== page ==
Says Chris – oh yes, and this must be only the beginning, right? See epeus.blogspot.com – I am crossposting this here now from posterous – now that our vision of buzz is getting clearer, and me and fellow buzzards need some more “argumentative fuel”.

Thoughts on using Google Buzz for collaboration and knowledge work

Ah, all the buzz about Google Buzz. Everybody is kicking the tires, experimenting and playfully learning. This is fun – at least for geeks and I can say that the overall experience has been pretty cool. It’s slick, has seen some very good ideas implemented and integrates nicely with my (private) Google account. Some feature requests and some questions still remain, and right – mine are not so much focussed on the consumer experience side but rather on the side of collaboration and knowledge worker’s processes. So no thoughts on mobile usage of Buzz now, nor about usability, complexity or design and only a smallish thought on adoption near the end of this post.

One – I am really waiting for the Buzz to arrive in my Google Apps domain (mail to frogpond adresses is handled by Google Mail, yes, there are a lot reasons for putting mail and apps into the cloud) – and the official announcement wasn’t clear I think:

We also plan to make Google Buzz available to businesses and schools using Google Apps, with added features for sharing within organizations.

Hmm, does this include the standard edition of Apps or is this planned for Premium alone?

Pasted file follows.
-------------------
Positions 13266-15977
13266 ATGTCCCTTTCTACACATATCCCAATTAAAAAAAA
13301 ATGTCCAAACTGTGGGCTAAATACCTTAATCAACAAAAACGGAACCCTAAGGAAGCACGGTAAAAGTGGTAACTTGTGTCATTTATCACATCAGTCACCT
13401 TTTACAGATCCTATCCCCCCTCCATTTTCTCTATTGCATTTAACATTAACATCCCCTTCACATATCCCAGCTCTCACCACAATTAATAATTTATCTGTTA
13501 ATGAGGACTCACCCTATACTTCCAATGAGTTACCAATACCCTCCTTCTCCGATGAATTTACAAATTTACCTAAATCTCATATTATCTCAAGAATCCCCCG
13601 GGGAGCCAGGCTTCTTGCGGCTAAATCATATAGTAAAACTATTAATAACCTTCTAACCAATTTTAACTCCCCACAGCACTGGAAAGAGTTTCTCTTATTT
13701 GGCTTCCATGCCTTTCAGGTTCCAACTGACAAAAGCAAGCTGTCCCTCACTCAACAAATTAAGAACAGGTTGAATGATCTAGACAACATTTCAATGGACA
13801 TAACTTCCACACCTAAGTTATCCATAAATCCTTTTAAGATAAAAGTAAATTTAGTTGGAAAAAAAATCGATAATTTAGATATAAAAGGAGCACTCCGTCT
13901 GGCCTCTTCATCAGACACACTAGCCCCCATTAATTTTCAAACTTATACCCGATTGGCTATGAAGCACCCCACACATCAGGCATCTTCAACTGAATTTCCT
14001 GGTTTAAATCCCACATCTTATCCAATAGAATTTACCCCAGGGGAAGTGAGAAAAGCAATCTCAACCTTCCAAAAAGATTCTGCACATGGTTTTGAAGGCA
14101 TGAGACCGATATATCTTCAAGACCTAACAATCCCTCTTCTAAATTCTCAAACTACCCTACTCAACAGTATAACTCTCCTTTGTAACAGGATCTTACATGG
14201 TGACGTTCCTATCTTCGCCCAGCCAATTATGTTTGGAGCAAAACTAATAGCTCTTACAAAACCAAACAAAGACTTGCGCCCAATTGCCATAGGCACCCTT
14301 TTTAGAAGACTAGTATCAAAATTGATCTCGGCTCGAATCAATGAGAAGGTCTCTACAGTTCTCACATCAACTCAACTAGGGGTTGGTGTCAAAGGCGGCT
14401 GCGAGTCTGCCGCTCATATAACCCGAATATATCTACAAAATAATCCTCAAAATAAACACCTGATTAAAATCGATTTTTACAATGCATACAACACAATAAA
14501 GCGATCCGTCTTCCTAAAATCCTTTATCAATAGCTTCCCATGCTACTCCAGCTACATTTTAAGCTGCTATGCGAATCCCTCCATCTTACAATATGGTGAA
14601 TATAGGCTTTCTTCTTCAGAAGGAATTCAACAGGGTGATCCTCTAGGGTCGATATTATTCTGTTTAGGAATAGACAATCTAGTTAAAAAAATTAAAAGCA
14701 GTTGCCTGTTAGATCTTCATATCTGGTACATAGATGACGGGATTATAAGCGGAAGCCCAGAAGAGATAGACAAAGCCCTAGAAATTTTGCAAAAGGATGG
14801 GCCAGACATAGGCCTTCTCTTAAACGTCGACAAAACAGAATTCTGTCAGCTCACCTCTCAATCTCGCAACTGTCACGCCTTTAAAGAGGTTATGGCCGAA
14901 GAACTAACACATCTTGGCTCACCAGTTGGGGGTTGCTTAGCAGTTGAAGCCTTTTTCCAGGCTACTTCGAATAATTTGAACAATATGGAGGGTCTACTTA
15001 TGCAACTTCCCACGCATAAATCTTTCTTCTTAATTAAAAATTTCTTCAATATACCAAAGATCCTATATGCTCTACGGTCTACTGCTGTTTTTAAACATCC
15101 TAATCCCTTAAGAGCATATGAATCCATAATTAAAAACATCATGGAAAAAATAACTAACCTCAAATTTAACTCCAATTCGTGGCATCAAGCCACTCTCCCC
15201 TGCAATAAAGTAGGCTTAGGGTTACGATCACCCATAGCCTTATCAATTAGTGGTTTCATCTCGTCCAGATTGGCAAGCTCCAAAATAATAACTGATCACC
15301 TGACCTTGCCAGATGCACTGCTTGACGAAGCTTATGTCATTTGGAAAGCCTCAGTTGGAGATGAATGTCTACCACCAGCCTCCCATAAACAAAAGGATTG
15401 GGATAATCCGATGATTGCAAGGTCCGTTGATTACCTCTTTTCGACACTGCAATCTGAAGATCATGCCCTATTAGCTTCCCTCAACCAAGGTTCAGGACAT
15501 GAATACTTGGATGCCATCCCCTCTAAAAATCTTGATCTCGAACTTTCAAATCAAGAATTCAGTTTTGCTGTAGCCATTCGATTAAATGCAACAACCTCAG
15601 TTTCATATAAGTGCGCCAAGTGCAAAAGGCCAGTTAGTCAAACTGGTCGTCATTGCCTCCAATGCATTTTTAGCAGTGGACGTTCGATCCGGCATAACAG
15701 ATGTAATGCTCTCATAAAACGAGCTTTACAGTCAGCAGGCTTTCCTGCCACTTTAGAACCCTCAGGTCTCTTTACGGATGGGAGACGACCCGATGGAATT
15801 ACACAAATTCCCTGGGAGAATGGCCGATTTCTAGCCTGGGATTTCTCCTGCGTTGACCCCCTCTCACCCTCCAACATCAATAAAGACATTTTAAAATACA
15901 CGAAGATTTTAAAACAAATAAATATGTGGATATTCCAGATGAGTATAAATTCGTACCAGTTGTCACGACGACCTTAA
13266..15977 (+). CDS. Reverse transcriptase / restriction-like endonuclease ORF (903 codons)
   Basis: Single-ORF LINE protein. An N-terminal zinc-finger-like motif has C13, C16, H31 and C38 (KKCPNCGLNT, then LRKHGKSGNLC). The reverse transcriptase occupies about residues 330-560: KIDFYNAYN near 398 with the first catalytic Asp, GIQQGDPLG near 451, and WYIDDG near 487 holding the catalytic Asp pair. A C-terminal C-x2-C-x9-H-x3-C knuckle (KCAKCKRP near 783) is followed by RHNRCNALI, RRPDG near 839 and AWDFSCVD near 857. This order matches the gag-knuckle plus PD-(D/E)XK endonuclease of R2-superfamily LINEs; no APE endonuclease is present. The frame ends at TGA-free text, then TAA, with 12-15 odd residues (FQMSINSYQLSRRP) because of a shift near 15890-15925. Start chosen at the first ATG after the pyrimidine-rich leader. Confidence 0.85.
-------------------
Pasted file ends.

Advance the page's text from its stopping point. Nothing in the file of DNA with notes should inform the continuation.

Two – let’s applaud Google for relying on open communication standards for its social web endeavours – it’s playing, integrating and – as Chris Messina writes here – leveraging the fabric of the open web. Of course this is helping Google but it’s also helping us, and it’s a wildly disruptive move too (hey, everything that uses Pubsubhubbub is a friend of mine …).

Three – Right, Buzz both validates and marginalizes Friendfeed (I so dig the tag line “FriendFeed Reborn. On Growth Hormone” at Techcrunch). Indeed, the idea of an aggregated life-workstream was just too good to go unsatisfied – and I am now waiting for rooms and/or persistent searches to find their ways into Buzz.

Knowledge workers they need to arrange their groups and channels of communication, finding information from sources that are contextually relevant (and then act upon them, sometimes this may just mean more information filtering, analysis and refining et al.). All in all the knowledge workers workplace can need some more nifty tools that improve productivity – and yes, this is a big topic in Vulcan too everywhere.